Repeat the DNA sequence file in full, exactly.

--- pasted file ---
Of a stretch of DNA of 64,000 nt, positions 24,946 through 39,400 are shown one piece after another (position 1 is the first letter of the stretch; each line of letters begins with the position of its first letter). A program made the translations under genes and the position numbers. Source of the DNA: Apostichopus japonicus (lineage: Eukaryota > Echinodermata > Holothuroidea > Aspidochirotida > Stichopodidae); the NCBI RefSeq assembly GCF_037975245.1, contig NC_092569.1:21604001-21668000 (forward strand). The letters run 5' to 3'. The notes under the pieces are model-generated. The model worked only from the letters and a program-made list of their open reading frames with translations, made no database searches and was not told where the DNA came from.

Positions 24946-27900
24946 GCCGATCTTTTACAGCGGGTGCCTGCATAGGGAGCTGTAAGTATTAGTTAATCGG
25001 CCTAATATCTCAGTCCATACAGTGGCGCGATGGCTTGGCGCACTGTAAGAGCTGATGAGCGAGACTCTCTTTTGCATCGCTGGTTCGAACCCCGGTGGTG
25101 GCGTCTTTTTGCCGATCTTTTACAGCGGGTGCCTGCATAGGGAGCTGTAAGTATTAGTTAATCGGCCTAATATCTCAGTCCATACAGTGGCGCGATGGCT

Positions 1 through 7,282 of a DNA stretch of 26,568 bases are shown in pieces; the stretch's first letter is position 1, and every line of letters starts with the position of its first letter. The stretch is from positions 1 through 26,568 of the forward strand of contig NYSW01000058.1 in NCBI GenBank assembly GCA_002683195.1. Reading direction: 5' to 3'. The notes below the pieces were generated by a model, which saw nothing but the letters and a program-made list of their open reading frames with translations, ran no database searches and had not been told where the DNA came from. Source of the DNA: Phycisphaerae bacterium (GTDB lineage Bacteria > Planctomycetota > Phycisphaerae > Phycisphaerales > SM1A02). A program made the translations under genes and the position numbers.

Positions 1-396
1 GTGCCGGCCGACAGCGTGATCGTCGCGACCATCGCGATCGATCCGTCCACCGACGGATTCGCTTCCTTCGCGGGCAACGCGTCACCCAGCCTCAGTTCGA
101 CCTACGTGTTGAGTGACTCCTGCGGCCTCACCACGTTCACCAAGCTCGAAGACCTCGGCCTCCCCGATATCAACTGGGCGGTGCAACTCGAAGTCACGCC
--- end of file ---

Of a stretch of DNA of 64,000 nt, positions 24,946 through 39,400 are shown one piece after another (position 1 is the first letter of the stretch; each line of letters begins with the position of its first letter). A program made the translations under genes and the position numbers. Source of the DNA: Apostichopus japonicus (lineage: Eukaryota > Echinodermata > Holothuroidea > Aspidochirotida > Stichopodidae); the NCBI RefSeq assembly GCF_037975245.1, contig NC_092569.1:21604001-21668000 (forward strand). The letters run 5' to 3'. The notes under the pieces are model-generated. The model worked only from the letters and a program-made list of their open reading frames with translations, made no database searches and was not told where the DNA came from.

Positions 24946-27900
24946 GCCGATCTTTTACAGCGGGTGCCTGCATAGGGAGCTGTAAGTATTAGTTAATCGG
25001 CCTAATATCTCAGTCCATACAGTGGCGCGATGGCTTGGCGCACTGTAAGAGCTGATGAGCGAGACTCTCTTTTGCATCGCTGGTTCGAACCCCGGTGGTG
25101 GCGTCTTTTTGCCGATCTTTTACAGCGGGTGCCTGCATAGGGAGCTGTAAGTATTAGTTAATCGGCCTAATATCTCAGTCCATACAGTGGCGCGATGGCT

Positions 1 through 7,282 of a DNA stretch of 26,568 bases are shown in pieces; the stretch's first letter is position 1, and every line of letters starts with the position of its first letter. The stretch is from positions 1 through 26,568 of the forward strand of contig NYSW01000058.1 in NCBI GenBank assembly GCA_002683195.1. Reading direction: 5' to 3'. The notes below the pieces were generated by a model, which saw nothing but the letters and a program-made list of their open reading frames with translations, ran no database searches and had not been told where the DNA came from. Source of the DNA: Phycisphaerae bacterium (GTDB lineage Bacteria > Planctomycetota > Phycisphaerae > Phycisphaerales > SM1A02). A program made the translations under genes and the position numbers.

Positions 1-396
1 GTGCCGGCCGACAGCGTGATCGTCGCGACCATCGCGATCGATCCGTCCACCGACGGATTCGCTTCCTTCGCGGGCAACGCGTCACCCAGCCTCAGTTCGA
101 CCTACGTGTTGAGTGACTCCTGCGGCCTCACCACGTTCACCAAGCTCGAAGACCTCGGCCTCCCCGATATCAACTGGGCGGTGCAACTCGAAGTCACGCC